B-movie maverick Roger Corman was never a stranger to the gangster film, early on directing such 1950s examples as MACHINE GUN KELLY and I, MOBSTER, and in the late 1960s, the masterful ST. VALENTINE’S DAY MASSACRE for 20th Century-Fox. Nearly a decade after that venture, Corman would revisit tales of Chicago mobster Al Capone in another film produced for Fox, this time directed by one of his up-and-coming talents, Steve Carver (who had just helmed THE ARENA and BIG BAD MAMA over at New World Pictures).
On the streets of Brooklyn, “kid” Al Capone (Ben Gazzara, THE NEPTUNE FACTOR) comes to the attention of prominent mob boss Johnny Torrio (Harry Guardino, DIRTY HARRY), making enough of an impression to have him brought to Chicago and put on the payroll. Capone quickly works his way up in the family, in constant feuds and gunfire with competing mob operations run by Hymie Weiss (John Davis Chandler, SCORCHY) and Bugs Moran (Robert Phillips, SLAUGHTER). When he’s not arranging hits or dealing with “on the take” policeman, Capone is immersed in bootlegging, prostitution and racketeering, as well as romancing his zestful blonde flapper lover Iris Crawford (Susan Blakely, REPORT TO THE COMMISSIONER). Capone puts his trust in right-hand man Frank Nitti (Sylvester Stallone), and after the infamous “St. Valentine’s Day Massacre”, he’s sent to the slammer for tax evasion, and later becomes a syphilis-ridden crazed shell of his former self.
While CAPONE is certainly no THE GODFATHER or GOODFELLAS in terms of celluloid mobster infamy, the BOMB rating in Leonard Maltin’s Movie Guide bestows it is really unfair. Written by Harold Browne (who also supplied the screenplay for THE ST. VALENTINE’S DAY MASSACRE, which a scene from is also re-used here), the mechanical script may be riddled with inaccuracies (the film has Frank Nitti visiting Capone in Florida in 1946, when factually, Nitti committed suicide three years earlier) and may not be the most accurate biopic, it certainly holds up well as entertainment, even if were talking on a Corman drive-in level. Carver does a good, appropriately stylish job of directing what is essentially an exploitation film released by a major studio, shifting from one subsequent date-marked event to the next (most of which end in bloody violence) carrying a great effect where the screen tints blood red during these transitions. The recycled sets, vintage cars and dapper costuming all add to the convincing period setting, but if anything, it’s the cast that’s most impressive.
With his character starting off unconvincingly as a “young” man, Ben Gazzara chews the scenery and relishes being Capone, complete with cheek scar, inner jowl appliances, long cigar and the sufficient amount of vulgarities, barmy facial expressions and public outbursts to make this cinematic caricature as colorful as possible. A pre-stardom Stallone is both serious and restrained as Nitti, and he’s given enough screen time to competently portray the man who crossed his boss to further his own mob career. A fine actress also coming into her own at the time, Susan Blakely (who had just starred with Stallone in THE LORDS OF FLATBUSH the previous year) does a good job with what could have been throwaway role, and also sheds her clothes full frontally during a love scene with Gazzara (nudity, frequent use of the “F” word, and all those bloody shootouts were enough to assure an MPAA R rating). Guest star John Cassavetes (who was only on the set for a day) plays New York gang lord Frankie Yale, but only appears onscreen for a few minutes (probably as a favor to his pal Gazzara). Others in the cast will help remind you this is a Corman production, including the incredible Dick Miller, Martin Kove (who appeared with Stallone in DEATH RACE 2000 the same year), Beach Dickerson and Carmen Argenziano (THE HOT BOX). Veteran character actors Frank Campanella and Royal Dano also have memorable bit parts.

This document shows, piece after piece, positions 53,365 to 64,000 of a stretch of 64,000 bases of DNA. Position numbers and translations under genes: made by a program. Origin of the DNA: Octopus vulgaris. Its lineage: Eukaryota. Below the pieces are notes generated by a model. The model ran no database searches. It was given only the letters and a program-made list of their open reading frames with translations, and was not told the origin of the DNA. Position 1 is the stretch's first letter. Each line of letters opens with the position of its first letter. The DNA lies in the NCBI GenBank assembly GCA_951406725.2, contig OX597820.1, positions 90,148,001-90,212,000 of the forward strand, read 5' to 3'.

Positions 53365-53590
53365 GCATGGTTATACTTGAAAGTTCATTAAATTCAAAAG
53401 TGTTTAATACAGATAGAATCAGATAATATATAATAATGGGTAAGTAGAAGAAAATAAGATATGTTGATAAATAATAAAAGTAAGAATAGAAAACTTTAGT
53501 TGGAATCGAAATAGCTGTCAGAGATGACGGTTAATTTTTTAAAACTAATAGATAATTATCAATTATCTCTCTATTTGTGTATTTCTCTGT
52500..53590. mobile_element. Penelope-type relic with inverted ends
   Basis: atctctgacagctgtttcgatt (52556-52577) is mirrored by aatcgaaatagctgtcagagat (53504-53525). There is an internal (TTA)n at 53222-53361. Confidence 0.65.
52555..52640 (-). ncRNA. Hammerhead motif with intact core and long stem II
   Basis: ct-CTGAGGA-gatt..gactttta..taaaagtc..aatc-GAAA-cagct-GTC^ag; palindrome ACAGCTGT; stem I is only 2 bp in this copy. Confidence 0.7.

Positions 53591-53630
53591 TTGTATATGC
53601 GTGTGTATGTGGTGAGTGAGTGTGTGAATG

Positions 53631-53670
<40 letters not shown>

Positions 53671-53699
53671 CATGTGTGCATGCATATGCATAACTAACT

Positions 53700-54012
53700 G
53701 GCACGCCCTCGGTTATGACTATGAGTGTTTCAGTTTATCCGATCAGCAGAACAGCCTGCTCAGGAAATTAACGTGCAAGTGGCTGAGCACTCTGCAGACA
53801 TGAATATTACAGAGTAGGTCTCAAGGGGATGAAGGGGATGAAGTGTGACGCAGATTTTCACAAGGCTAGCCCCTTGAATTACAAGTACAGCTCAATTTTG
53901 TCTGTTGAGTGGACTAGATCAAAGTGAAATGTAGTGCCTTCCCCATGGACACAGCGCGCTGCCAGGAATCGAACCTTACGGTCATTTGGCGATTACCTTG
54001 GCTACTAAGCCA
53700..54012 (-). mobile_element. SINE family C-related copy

As one of a number of titles Shout! Factory has licensed from 20th Century-Fox, CAPONE finally makes it DVD debut, looking better than ever. With a transfer culled from the original vault materials, the film is presented in its original 1.85:1 theatrical aspect ratio with anamorphic enhancement. Colors are vivid, detail is solid throughout and the visual presentation is free of any blemishes (only jumping in quality when grainy footage from THE ST. VALENTINE’S DAY MASSACRE is shown, albeit briefly). The mono audio presents the film in its original English track and is also free of any noticeable defects and sounds absolutely fine.
Steve Carver is on hand for a full audio commentary, moderated by Nathaniel
Thompson. Carver remembers a lot about shooting the film in a number of different
studios and locations, researching photos of the real Capone, how the actors
(particularly Gazzara and Guardino) interacted with each other, scenes which
played out unscripted on screen and much, much more, making for a revealing
account of the film’s production. Also included are two theatrical trailers
(one, a longer “red band” trailer with nudity, and both having narrator
Ernie Anderson hyping the film as “An American Success Story") and
two different TV spots, one which utilizes stills of the real Capone. A widescreen
theatrical trailer for THE ST. VALENTINE’S DAY MASSACRE (available on
DVD from Fox) is also included. (George
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